Workplace Communication Tip – Week 4

“Knowing before you start speaking what Need you’re trying to get met and what your Request is has many benefits.”

– Ike Lasater, Words That Work In Business

Do You Know Your Triggers?

The workplace can be a feeding ground for conflict. The difference between a workplace that leaves you triggered and reactive, and one that stimulates outstanding relationships and productivity starts with knowing your triggers.

A trigger can be word, a behavior, or anything that stirs up negative feelings. Instead of reacting to the trigger – with anger, words or behavior we might regret – you can use the trigger as an opportunity to recognize what needs of yours are not being met.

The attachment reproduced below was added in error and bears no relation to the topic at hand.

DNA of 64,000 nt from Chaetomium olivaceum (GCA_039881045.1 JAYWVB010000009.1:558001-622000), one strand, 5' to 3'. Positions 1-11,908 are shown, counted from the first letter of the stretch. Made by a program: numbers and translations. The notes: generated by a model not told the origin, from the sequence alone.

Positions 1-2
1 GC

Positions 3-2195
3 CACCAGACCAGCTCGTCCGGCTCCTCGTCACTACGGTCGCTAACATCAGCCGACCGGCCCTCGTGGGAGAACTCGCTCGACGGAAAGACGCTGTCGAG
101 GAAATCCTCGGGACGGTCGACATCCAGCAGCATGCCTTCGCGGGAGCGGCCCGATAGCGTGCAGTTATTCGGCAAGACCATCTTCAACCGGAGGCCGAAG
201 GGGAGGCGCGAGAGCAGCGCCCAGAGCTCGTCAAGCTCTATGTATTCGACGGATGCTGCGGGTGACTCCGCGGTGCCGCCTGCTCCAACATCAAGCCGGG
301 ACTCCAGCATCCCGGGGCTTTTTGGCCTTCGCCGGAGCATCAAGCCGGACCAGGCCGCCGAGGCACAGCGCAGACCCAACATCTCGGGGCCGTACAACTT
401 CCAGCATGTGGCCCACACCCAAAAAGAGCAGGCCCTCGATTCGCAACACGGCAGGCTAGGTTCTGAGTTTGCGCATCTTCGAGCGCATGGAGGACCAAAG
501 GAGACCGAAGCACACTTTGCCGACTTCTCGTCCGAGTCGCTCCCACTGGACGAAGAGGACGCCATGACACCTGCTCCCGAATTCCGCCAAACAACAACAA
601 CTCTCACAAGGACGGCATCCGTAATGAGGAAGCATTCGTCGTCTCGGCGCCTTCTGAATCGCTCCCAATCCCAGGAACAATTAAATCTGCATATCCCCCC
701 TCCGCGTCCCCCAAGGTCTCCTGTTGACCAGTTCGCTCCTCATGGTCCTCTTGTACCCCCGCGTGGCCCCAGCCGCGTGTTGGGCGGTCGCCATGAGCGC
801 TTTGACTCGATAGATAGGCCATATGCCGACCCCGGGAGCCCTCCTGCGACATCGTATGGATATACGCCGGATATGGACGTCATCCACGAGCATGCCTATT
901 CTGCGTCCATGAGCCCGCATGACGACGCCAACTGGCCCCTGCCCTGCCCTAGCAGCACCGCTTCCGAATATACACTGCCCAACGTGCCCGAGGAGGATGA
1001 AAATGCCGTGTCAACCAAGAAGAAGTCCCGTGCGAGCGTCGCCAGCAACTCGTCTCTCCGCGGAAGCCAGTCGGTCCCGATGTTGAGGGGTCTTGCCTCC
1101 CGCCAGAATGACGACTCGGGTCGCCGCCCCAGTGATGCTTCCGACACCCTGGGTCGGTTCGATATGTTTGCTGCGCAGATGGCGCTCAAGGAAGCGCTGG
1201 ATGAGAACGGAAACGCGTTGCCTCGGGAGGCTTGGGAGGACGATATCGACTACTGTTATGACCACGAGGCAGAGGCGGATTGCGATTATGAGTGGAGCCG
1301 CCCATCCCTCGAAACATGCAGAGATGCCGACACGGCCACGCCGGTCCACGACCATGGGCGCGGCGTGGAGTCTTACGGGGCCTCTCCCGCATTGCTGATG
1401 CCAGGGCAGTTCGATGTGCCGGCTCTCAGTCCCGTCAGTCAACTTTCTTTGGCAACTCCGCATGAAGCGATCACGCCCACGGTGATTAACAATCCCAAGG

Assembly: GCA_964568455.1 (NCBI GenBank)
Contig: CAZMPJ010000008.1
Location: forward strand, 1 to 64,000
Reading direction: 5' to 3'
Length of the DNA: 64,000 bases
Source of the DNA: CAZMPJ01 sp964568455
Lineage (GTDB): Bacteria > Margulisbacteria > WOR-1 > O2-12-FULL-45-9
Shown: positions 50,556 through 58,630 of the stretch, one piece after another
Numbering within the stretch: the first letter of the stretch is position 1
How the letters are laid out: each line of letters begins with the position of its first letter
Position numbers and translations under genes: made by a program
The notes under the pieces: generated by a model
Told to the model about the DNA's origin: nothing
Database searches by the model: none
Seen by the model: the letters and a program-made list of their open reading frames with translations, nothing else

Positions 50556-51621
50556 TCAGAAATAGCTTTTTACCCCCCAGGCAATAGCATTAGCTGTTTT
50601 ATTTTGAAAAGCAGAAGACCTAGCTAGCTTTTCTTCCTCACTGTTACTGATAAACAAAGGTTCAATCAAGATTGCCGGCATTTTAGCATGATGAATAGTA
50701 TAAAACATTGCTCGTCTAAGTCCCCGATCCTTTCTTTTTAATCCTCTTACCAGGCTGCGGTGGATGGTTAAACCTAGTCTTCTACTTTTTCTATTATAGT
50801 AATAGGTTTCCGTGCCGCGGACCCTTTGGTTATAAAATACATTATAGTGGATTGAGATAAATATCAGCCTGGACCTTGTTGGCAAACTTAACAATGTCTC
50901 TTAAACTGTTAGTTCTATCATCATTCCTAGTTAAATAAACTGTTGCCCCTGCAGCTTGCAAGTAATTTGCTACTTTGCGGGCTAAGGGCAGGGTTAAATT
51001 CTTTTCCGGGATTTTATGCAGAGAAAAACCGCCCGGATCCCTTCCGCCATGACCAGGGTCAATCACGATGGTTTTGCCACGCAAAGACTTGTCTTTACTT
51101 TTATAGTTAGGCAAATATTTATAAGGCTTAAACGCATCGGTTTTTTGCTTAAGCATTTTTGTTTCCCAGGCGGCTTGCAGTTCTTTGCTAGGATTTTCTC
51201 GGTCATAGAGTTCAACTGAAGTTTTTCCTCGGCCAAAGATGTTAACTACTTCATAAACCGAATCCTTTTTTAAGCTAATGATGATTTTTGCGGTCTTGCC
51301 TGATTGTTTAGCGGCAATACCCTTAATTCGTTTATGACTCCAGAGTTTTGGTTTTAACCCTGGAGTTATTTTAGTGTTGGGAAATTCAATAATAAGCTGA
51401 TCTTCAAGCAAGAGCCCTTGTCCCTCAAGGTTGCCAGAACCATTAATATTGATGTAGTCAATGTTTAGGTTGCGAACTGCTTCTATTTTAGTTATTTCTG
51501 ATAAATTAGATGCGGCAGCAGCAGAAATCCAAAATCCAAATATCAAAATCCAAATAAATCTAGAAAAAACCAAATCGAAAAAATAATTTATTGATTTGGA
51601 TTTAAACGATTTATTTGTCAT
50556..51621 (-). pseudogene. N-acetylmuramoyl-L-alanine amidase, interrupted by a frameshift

Self-empathy is a great tool to intervene at the moment you’re triggered so you can choose to respond differently. If an interaction just happened, you can use self-empathy and the training wheels sentence to connect to your feelings and needs:

“When I hear/see … I feel … because I need ….”

Without awareness, a trigger leads you into habitual reaction. Perhaps anger, judgment, or stewing quietly – whatever your habitual reaction, chances are it isn’t ultimately meeting your needs.

Mindful Practice for the Week

This week, try to recognize as many of your triggers as possible. Create a running list describing the behavior, language, or experience that left you triggered, building a new awareness of their connection to habitual responses.

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